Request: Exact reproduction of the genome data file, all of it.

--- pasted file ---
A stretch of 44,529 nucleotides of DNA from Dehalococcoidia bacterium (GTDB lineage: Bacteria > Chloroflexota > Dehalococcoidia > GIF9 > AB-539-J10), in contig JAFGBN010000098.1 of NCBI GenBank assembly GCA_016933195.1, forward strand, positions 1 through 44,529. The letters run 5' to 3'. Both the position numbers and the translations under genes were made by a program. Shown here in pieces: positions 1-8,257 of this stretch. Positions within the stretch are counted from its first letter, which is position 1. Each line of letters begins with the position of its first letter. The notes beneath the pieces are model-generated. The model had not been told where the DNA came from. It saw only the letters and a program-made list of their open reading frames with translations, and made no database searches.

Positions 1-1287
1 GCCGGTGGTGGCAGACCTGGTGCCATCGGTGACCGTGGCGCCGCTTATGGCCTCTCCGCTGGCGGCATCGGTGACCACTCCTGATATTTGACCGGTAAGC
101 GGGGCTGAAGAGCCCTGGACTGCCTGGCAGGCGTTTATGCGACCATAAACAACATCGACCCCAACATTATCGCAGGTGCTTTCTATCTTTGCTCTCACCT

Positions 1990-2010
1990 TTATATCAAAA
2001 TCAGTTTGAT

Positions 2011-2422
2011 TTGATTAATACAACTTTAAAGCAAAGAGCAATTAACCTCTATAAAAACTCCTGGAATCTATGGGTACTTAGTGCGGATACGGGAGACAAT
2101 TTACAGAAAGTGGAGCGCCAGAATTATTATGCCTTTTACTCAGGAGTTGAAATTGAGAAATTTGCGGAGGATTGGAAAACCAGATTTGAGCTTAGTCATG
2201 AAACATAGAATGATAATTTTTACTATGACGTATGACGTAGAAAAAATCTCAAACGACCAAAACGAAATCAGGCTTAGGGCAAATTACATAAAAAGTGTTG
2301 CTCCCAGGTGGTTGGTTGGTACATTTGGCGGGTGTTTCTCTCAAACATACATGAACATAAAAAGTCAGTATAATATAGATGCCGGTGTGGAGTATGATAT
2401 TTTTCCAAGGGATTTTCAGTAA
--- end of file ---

A stretch of 44,529 nucleotides of DNA from Dehalococcoidia bacterium (GTDB lineage: Bacteria > Chloroflexota > Dehalococcoidia > GIF9 > AB-539-J10), in contig JAFGBN010000098.1 of NCBI GenBank assembly GCA_016933195.1, forward strand, positions 1 through 44,529. The letters run 5' to 3'. Both the position numbers and the translations under genes were made by a program. Shown here in pieces: positions 1-8,257 of this stretch. Positions within the stretch are counted from its first letter, which is position 1. Each line of letters begins with the position of its first letter. The notes beneath the pieces are model-generated. The model had not been told where the DNA came from. It saw only the letters and a program-made list of their open reading frames with translations, and made no database searches.

Positions 1-1287
1 GCCGGTGGTGGCAGACCTGGTGCCATCGGTGACCGTGGCGCCGCTTATGGCCTCTCCGCTGGCGGCATCGGTGACCACTCCTGATATTTGACCGGTAAGC
101 GGGGCTGAAGAGCCCTGGACTGCCTGGCAGGCGTTTATGCGACCATAAACAACATCGACCCCAACATTATCGCAGGTGCTTTCTATCTTTGCTCTCACCT

Positions 1990-2010
1990 TTATATCAAAA
2001 TCAGTTTGAT

Positions 2011-2422
2011 TTGATTAATACAACTTTAAAGCAAAGAGCAATTAACCTCTATAAAAACTCCTGGAATCTATGGGTACTTAGTGCGGATACGGGAGACAAT
2101 TTACAGAAAGTGGAGCGCCAGAATTATTATGCCTTTTACTCAGGAGTTGAAATTGAGAAATTTGCGGAGGATTGGAAAACCAGATTTGAGCTTAGTCATG
2201 AAACATAGAATGATAATTTTTACTATGACGTATGACGTAGAAAAAATCTCAAACGACCAAAACGAAATCAGGCTTAGGGCAAATTACATAAAAAGTGTTG
2301 CTCCCAGGTGGTTGGTTGGTACATTTGGCGGGTGTTTCTCTCAAACATACATGAACATAAAAAGTCAGTATAATATAGATGCCGGTGTGGAGTATGATAT
2401 TTTTCCAAGGGATTTTCAGTAA